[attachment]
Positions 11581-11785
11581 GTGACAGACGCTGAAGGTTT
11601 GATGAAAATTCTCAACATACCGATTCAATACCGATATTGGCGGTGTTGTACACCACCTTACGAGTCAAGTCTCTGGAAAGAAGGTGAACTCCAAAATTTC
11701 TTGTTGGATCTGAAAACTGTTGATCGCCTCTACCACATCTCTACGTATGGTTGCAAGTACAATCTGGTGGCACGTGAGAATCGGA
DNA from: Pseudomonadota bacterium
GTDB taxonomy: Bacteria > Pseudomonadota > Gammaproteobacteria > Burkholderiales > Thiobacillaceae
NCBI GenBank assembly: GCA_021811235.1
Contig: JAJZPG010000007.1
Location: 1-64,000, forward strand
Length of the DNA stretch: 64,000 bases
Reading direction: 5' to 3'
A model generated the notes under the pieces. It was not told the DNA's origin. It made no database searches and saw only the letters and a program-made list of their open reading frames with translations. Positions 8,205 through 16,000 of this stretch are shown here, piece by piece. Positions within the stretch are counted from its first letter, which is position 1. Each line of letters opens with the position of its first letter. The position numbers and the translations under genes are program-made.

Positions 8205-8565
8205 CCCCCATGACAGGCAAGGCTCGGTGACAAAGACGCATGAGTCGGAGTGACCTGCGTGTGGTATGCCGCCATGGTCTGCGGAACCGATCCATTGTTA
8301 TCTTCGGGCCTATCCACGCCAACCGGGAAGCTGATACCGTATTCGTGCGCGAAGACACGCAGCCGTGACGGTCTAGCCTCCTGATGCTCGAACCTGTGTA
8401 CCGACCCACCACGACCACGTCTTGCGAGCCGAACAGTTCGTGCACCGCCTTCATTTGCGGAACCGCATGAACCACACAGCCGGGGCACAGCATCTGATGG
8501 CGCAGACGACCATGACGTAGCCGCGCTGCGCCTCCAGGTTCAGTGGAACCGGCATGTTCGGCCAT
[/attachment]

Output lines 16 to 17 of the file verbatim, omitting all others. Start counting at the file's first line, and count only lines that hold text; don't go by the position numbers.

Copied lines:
8401 CCGACCCACCACGACCACGTCTTGCGAGCCGAACAGTTCGTGCACCGCCTTCATTTGCGGAACCGCATGAACCACACAGCCGGGGCACAGCATCTGATGG
8501 CGCAGACGACCATGACGTAGCCGCGCTGCGCCTCCAGGTTCAGTGGAACCGGCATGTTCGGCCAT